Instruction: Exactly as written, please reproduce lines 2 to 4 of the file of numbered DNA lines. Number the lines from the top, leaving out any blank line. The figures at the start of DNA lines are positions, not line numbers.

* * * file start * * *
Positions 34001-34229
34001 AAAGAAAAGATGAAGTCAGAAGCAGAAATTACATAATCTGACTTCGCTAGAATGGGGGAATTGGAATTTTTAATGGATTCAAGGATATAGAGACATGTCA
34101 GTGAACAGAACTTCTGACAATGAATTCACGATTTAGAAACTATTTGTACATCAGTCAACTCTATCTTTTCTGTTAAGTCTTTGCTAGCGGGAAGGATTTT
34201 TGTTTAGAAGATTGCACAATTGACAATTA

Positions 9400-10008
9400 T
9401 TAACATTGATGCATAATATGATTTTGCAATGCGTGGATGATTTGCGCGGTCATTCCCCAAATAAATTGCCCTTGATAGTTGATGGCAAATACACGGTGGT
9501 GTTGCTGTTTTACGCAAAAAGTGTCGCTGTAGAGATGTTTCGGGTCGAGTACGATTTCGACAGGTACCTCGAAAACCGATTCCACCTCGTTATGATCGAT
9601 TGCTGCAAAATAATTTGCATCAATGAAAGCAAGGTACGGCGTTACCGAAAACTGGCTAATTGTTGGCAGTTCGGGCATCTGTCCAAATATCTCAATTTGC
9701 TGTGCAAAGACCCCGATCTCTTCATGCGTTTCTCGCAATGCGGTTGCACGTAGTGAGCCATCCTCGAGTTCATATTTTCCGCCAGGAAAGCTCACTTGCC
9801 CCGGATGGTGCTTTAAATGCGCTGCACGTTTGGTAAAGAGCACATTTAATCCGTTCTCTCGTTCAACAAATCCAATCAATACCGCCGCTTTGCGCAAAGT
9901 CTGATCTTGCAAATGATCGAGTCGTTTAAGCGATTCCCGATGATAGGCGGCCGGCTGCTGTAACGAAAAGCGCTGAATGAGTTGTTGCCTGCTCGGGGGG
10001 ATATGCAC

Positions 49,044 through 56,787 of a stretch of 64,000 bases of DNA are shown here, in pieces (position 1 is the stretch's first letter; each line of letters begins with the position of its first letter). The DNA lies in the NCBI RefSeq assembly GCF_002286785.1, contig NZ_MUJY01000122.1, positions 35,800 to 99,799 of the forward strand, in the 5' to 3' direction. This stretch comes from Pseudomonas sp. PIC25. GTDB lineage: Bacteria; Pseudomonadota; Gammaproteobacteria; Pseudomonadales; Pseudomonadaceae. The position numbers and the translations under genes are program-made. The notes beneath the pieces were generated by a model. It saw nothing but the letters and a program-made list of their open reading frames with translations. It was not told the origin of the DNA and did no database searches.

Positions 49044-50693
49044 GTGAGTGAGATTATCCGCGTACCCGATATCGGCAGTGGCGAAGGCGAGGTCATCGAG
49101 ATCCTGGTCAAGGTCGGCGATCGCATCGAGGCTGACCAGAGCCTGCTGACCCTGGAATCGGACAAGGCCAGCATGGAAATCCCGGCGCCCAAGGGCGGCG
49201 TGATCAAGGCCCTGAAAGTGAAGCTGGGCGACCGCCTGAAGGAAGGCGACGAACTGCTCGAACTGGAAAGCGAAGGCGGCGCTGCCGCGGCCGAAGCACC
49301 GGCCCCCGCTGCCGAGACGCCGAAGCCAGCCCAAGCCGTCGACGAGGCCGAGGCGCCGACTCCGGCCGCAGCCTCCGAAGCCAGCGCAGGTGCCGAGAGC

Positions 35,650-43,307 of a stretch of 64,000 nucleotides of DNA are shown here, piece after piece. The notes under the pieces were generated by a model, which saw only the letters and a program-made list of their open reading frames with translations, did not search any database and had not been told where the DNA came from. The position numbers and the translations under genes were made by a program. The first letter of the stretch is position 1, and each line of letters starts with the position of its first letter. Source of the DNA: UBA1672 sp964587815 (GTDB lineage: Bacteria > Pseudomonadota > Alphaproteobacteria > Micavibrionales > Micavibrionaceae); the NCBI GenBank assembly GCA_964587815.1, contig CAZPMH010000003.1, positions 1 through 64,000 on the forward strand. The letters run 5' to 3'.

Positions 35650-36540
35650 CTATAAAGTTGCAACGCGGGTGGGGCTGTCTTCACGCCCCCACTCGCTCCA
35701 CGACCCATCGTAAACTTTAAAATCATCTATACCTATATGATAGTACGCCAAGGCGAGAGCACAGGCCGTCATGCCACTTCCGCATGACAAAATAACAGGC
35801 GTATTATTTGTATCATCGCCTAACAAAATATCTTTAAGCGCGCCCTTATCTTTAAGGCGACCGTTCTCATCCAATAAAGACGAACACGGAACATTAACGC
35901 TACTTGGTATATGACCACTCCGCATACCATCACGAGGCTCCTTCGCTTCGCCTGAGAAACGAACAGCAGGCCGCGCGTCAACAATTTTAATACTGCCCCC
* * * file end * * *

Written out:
34001 AAAGAAAAGATGAAGTCAGAAGCAGAAATTACATAATCTGACTTCGCTAGAATGGGGGAATTGGAATTTTTAATGGATTCAAGGATATAGAGACATGTCA
34101 GTGAACAGAACTTCTGACAATGAATTCACGATTTAGAAACTATTTGTACATCAGTCAACTCTATCTTTTCTGTTAAGTCTTTGCTAGCGGGAAGGATTTT
34201 TGTTTAGAAGATTGCACAATTGACAATTA